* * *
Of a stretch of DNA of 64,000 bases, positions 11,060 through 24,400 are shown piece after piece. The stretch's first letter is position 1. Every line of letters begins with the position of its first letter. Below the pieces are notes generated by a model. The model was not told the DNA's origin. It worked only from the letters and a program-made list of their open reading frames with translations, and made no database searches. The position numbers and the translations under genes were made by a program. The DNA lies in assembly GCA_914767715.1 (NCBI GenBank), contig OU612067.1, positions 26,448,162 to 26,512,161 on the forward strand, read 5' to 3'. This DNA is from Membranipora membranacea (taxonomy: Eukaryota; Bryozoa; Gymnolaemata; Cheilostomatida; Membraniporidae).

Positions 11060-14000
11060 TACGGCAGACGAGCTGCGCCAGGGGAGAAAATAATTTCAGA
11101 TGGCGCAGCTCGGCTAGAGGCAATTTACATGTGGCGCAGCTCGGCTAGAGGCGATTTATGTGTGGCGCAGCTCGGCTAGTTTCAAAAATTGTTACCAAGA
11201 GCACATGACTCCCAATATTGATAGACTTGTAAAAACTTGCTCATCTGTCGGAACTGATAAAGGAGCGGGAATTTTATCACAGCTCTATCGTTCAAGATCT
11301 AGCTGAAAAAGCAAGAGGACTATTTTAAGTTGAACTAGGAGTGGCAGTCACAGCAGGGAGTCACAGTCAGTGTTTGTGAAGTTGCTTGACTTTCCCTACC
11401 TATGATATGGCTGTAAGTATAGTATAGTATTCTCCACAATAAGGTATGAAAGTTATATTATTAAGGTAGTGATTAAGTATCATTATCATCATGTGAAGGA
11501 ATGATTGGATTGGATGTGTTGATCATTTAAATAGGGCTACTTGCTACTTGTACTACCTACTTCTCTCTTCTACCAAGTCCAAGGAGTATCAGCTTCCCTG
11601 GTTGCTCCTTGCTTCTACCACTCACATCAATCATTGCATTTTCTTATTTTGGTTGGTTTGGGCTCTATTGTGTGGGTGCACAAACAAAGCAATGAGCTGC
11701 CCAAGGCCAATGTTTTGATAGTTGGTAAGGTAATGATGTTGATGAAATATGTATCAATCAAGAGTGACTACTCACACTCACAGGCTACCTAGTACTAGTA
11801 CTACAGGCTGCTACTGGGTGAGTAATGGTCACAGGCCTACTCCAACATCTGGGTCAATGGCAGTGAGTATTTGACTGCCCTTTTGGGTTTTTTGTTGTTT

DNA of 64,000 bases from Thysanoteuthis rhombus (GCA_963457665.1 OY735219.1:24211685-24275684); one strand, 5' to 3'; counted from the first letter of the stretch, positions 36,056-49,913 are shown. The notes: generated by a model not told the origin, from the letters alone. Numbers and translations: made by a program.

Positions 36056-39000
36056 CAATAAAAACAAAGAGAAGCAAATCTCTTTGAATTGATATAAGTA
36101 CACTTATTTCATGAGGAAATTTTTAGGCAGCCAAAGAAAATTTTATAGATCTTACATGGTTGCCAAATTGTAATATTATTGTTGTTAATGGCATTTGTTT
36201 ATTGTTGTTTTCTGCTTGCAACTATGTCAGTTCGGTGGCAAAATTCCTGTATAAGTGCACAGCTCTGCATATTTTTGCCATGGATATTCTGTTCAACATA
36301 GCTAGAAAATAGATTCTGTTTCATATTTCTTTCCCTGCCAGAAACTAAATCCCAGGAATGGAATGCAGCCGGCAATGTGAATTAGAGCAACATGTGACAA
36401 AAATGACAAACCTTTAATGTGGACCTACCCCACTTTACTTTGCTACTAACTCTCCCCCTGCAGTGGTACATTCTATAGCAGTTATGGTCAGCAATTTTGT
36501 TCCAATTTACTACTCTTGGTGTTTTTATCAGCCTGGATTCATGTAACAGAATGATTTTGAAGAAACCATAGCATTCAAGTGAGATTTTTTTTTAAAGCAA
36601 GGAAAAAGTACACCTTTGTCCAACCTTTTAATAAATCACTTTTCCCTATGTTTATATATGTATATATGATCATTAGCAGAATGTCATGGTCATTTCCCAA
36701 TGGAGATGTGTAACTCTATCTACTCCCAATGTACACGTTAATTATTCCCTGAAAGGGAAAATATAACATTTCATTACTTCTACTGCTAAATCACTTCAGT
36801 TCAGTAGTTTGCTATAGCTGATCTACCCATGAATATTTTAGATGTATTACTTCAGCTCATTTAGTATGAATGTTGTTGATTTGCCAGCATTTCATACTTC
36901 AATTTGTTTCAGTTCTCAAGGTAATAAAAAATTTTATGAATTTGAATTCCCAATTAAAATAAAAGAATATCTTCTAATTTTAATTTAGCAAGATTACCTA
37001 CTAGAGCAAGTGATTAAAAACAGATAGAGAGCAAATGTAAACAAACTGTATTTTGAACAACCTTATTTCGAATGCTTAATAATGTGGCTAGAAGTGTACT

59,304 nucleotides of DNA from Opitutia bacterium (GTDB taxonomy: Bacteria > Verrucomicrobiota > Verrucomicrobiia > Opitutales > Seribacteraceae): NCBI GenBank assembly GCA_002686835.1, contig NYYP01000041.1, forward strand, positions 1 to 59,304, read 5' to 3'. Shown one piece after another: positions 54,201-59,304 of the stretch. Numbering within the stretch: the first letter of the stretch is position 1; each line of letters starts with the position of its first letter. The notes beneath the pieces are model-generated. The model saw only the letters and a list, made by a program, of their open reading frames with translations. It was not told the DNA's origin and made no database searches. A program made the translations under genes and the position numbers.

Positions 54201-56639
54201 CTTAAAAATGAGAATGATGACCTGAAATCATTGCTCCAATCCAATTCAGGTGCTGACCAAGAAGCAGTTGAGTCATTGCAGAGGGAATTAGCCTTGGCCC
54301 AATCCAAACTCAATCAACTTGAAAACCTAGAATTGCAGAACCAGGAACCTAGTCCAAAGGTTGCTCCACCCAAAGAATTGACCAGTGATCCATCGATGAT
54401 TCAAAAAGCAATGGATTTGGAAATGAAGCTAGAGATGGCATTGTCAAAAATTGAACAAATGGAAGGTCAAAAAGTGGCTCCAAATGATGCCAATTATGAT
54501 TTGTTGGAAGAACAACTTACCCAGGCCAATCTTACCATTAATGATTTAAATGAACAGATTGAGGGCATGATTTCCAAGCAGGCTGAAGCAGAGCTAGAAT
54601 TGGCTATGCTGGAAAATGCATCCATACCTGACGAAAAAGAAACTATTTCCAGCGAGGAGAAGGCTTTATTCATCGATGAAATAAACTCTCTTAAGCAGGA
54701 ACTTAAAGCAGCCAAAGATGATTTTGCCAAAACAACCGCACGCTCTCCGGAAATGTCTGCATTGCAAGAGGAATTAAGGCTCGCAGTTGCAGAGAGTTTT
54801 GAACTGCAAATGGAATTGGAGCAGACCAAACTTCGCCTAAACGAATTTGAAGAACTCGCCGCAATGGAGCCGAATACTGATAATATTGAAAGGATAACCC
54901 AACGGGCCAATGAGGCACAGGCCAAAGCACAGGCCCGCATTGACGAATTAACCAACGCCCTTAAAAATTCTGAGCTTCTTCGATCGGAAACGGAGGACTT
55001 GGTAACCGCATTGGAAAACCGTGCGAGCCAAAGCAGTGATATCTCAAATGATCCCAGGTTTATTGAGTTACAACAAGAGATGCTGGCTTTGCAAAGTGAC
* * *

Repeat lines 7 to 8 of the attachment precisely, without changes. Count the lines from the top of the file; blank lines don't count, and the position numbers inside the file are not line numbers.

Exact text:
11401 TATGATATGGCTGTAAGTATAGTATAGTATTCTCCACAATAAGGTATGAAAGTTATATTATTAAGGTAGTGATTAAGTATCATTATCATCATGTGAAGGA
11501 ATGATTGGATTGGATGTGTTGATCATTTAAATAGGGCTACTTGCTACTTGTACTACCTACTTCTCTCTTCTACCAAGTCCAAGGAGTATCAGCTTCCCTG